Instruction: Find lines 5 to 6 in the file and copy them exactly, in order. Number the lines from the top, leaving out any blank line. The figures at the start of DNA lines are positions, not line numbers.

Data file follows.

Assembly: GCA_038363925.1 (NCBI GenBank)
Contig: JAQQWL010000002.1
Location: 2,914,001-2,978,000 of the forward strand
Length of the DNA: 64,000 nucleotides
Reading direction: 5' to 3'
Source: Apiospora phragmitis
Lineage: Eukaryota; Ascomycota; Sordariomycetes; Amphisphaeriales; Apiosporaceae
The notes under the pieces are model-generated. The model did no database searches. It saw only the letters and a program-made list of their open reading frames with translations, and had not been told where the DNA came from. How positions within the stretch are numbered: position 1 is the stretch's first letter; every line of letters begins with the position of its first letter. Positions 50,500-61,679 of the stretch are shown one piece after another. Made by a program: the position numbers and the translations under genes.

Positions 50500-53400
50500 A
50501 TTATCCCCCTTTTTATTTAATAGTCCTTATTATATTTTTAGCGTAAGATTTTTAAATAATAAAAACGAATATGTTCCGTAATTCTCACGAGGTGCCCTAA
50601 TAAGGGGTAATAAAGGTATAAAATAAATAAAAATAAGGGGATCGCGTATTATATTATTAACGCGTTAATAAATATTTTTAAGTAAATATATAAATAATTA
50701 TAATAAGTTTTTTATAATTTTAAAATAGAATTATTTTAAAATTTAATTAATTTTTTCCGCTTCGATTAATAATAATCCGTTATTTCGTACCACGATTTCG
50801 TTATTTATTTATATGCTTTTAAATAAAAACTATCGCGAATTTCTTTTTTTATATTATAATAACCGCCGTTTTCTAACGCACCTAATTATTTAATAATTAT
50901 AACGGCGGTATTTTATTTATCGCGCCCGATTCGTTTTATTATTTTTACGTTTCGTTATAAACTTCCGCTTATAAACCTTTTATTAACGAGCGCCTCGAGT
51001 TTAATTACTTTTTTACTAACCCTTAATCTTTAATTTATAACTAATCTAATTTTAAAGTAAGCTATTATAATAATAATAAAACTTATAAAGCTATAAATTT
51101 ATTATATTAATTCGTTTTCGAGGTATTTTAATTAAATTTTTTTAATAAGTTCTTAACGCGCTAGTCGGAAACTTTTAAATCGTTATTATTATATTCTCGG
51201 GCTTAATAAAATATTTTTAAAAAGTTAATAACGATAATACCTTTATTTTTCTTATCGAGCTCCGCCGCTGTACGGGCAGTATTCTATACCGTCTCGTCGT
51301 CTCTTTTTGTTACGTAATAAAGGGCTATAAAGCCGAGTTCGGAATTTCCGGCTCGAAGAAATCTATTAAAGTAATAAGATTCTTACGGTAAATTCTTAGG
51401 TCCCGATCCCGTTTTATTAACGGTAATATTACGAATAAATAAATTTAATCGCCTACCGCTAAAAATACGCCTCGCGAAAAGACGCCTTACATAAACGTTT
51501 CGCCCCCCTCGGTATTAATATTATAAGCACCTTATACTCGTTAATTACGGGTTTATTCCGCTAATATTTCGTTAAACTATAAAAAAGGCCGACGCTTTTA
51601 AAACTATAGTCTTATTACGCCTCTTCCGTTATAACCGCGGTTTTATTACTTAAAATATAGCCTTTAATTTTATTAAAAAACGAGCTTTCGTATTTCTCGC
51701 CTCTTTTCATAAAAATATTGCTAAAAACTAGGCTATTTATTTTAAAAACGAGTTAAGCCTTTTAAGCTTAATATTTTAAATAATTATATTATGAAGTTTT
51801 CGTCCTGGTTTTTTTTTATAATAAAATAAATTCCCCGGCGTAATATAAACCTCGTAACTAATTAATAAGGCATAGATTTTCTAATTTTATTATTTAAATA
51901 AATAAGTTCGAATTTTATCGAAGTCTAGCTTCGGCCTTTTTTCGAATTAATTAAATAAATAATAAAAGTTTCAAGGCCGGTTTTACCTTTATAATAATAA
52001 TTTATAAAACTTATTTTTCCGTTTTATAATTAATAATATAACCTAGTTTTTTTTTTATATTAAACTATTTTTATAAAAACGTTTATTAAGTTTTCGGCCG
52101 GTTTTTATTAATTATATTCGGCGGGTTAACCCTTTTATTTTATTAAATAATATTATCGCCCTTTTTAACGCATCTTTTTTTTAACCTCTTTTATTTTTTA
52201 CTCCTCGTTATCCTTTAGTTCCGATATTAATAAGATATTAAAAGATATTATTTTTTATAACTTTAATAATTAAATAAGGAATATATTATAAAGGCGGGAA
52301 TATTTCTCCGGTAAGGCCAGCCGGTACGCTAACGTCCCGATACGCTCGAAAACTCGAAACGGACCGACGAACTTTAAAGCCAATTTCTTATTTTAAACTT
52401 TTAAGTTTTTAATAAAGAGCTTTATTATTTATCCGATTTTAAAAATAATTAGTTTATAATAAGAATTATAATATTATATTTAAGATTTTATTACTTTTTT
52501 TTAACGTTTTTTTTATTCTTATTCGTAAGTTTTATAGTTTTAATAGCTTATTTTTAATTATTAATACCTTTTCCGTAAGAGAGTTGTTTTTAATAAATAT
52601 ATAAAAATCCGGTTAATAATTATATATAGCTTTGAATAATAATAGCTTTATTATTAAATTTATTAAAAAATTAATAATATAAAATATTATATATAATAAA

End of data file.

Reading direction: 5' to 3'
Source: Apiospora phragmitis